Simon Pagenaud Takes 2016 IndyCar Title With Sonoma Win

September 19, 2016 6:38 pm Last Updated: September 19, 2016 6:38 pm

Penske driver Simon Pagenaud won the season-ending race at Sonoma Sunday, Sept. 18, sealing his first IndyCar championship, as team mate and rival Will Power saw his chance for a second title evaporate when his clutch controller failed halfway through the race.

Pagenaud came into the race with a 43-point lead; he was assured the title if he finished in the top five. The 32-year-old Frenchman was not satisfied with that, though. He qualified on the pole with a amazing lap, and led flag-to-flag in the race.

Despite the great probability of his winning, Pagenaud was unprepared to make a speech in Victory Lane.

“So much emotion right now … it’s hard to find the words,” he told NBCSN. “My whole career has been about this, about today and getting to this level.

“Running up front like that when you need it … for an athlete, when you can perform 100 percent under pressure like this is amazing, such a great feeling.

“Obviously it’s me winning but it’s the whole team, the #22 team and Team Penske, the 424 people working in the shop … Thanks to them for doing such hard work so we could shine on the race track.

Will Power navigates the Turn 9-9A Esses during the GoPro Grand Prix of Sonom a. (Chris Owens/IndyCar.com)
Will Power navigates the Turn 9-9A Esses during the GoPro Grand Prix of Sonom a. (Chris Owens/IndyCar.com)

Second Place for Power—Again

Before Power’s clutch control unit failed on lap 38 of 85, he was already beaten. Despite his best efforts the 2015 champions couldn’t get within several seconds of his triumphant team mate.

Power who has now finished second in championship points four times, was philosophical about the outcome.

Power told NBSCN he had come into the race weekend with serious hopes for a second championship. The Sonoma finale offers 50 instead of the normal 25 points for a win, and power was 43 points back of his team mate

“It was pretty realistic considering the points situation, double points,” he said. “But that’s just how it flows.

“Simon has done a phenomenal job and he is a very deserving champion. To lead a 1–2–3 in the championship for the team is a great result.

“It’s unfortunate for us that we didn’t really have a shot today.”

The rest of the field fared no better.

(Chris Owens/IndyCar.com)
(Chris Owens/IndyCar.com)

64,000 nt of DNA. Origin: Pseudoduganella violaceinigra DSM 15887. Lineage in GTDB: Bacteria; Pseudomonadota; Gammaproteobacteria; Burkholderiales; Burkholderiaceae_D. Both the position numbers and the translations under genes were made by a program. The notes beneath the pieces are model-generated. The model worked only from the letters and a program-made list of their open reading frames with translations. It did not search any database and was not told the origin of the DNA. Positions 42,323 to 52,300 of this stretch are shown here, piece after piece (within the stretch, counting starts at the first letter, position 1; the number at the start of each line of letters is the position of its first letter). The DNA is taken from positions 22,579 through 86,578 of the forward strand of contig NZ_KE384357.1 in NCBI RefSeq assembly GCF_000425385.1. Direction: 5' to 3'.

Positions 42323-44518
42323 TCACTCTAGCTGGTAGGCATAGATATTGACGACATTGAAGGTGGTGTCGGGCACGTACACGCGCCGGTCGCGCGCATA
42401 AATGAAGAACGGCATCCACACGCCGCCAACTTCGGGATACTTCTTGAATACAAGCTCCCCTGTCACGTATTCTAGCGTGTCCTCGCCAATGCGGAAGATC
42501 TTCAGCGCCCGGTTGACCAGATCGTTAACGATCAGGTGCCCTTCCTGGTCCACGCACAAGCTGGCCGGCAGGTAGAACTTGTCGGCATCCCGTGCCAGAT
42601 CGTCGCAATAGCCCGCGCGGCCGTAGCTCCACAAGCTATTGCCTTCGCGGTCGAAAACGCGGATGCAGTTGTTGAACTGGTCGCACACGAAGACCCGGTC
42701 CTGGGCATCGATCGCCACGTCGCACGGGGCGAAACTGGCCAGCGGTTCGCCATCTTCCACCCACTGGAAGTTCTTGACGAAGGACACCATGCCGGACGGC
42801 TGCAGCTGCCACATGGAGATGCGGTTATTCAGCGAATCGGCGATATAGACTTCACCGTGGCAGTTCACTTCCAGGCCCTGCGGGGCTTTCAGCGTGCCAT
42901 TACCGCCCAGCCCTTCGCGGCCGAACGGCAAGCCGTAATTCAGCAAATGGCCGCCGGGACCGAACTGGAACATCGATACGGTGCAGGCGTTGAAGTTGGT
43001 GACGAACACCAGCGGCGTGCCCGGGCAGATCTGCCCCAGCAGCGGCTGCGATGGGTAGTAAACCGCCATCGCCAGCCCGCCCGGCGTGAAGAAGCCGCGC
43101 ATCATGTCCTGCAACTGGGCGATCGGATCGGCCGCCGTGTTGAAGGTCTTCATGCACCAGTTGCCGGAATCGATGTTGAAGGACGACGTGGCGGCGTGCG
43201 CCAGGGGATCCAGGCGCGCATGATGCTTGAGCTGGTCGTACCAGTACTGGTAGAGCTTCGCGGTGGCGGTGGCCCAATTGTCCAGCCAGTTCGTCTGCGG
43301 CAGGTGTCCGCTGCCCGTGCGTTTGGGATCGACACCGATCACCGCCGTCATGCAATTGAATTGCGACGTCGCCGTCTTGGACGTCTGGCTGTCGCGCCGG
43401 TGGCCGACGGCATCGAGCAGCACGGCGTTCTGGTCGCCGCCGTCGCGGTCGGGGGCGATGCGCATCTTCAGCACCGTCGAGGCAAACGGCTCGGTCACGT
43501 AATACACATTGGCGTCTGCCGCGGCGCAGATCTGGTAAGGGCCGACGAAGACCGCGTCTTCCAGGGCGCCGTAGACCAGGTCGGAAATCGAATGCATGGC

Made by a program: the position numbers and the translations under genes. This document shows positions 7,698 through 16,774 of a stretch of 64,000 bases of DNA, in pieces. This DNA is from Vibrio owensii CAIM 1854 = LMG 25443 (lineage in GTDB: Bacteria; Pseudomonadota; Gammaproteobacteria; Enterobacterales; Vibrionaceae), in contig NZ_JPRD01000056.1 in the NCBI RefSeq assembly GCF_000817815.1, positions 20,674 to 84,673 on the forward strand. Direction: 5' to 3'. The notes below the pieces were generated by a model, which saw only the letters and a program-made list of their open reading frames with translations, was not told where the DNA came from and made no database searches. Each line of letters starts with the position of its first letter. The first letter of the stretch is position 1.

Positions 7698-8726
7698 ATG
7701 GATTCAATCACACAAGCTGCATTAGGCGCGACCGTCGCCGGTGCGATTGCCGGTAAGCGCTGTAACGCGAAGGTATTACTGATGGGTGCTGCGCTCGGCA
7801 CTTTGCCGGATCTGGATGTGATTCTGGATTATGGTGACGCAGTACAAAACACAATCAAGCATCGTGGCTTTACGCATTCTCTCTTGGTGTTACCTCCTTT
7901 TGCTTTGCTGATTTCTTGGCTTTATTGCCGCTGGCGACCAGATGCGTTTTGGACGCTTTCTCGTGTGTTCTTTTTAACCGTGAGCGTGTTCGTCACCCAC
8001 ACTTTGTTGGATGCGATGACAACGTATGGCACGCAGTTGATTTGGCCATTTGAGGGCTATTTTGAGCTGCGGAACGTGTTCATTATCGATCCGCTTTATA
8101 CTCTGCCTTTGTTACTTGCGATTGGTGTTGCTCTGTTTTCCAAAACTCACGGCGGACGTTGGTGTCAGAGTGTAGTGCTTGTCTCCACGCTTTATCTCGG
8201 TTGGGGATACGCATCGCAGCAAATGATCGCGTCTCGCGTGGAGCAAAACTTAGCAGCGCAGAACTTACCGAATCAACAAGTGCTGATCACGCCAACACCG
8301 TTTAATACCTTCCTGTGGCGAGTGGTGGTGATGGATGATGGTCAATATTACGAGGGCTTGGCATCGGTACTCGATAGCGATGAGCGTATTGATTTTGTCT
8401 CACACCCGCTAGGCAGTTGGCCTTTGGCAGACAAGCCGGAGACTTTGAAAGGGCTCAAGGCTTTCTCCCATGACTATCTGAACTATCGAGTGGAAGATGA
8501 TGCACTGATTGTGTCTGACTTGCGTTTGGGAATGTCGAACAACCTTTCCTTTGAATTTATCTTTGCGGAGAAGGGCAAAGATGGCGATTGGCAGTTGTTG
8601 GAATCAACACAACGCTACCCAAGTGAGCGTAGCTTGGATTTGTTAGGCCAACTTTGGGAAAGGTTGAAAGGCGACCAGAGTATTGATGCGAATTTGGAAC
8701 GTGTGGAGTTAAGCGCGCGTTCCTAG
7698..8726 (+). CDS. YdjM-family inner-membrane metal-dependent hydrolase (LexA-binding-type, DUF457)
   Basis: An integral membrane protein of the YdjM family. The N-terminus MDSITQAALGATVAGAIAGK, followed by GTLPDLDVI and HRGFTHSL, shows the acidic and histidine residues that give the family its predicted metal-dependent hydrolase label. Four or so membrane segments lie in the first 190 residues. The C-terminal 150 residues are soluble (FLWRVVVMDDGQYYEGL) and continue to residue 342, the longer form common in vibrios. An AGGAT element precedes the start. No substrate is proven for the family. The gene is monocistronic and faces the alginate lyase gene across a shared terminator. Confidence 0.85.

Graham Rahal, who finished second, couldn’t get closer than a second to the flying Frenchman, even when Pagenaud was saving fuel. The Rahal Letterman Lanigan Racing eventually had to accept second place, realizing that it was better to score a podium than to wreck trying for the win. Rahal finished fifth in the points with a win at the rerun race at Texas Motor Speedway.

“I wanted to get by Page (Pagenaud) there, obviously, but when I’d get behind him I’d get massively loose, I decided it was best I salvage a second place then to do something stupid.

“It’s been a weird year. We’ve had our ups and down. I am really proud of this Rahal Letterman Lannigan team for all the effort they put in and obviously proud to be the top Honda once again.

Penske drive Juan Pablo Montoya finished third, safely ahead of the Andretti Autosports cars of Ryan Hunter-Reay and Alexander Rossi.

(Joe Skibinski/Indycar.com)
(Joe Skibinski/Indycar.com)

Helio Castroneves added excitement to the closing laps with an intense duel with Ed Carpenter Racing’s Joseph Newgarden. Castroneves passed the ECR driver on points by getting onto his tail, but also wanted to pass him on track.

Despite having eight-laps-fresher tires, Castroneves could not find a way by Newgarden, who positioned his car masterfully, never blocking but never giving the vastly more experienced driver a shot at overtaking. 2016 has been a breakout season for Newgarden, who overcame serious injuries after a hard, high-speed crash at Texas to win the Iowa Corn 300 and finish fourth in the points.

Team owner Roger Penske congratulates Simon Pagenaud in Victory Lane following their win in the GoPro Grand Prix of Sonoma to become the 2016 Verizon IndyCar Series Champion. (Chris Owens/IndyCar.com)
Team owner Roger Penske congratulates Simon Pagenaud in Victory Lane following their win in the GoPro Grand Prix of Sonoma to become the 2016 Verizon IndyCar Series Champion. (Chris Owens/IndyCar.com)

14 Titles for Penske

Pagenaud’s championship marked the 14th IndyCar title for Penske Racing, and capped a season of success for the team. Penske drivers Simon Pagenaud, Will Power, and Helio Castroneves finished 1–2–3 in the points, with Juan Montoya coming in eighth.

Pagenaud won five races, Power four, while Montoya won the season opener at St. Pete. Team Penske didn’t win at Indy, but ten races out of sixteen might have assuaged some of that disappointment. No other team managed to match the success of even Penske’s top driver, let alone the team.

Changes Coming at Penske

With the racing season over “Silly Season” starts, and the rumors are already flying about who will end up on which team for next season.

Chief among the popular speculations is that Joseph Newgarden will be heading to Penske from ECR. Pesnke is certainly the more prestigious ride, but the team may be competing with Chip Ganassi, whose Ganasi Racing is generally continued to be the second best outfit on the grid.

Another rumor has indy500 winner Alexander Rossi in talks with Roger Penske. The former F1 driver, now with Andretti Autosport, has driven excellently in what many think haves been substandard equipment in 2016, his rookie year. Rossi finished 11th in points, ahead of 2012 series champ and team leader Ryan hunter-Reay.

Most rumors have Juan Montoya leaving the team, perhaps to head to Foyt Racing—or possibly replacing Newgarden at Ganassi.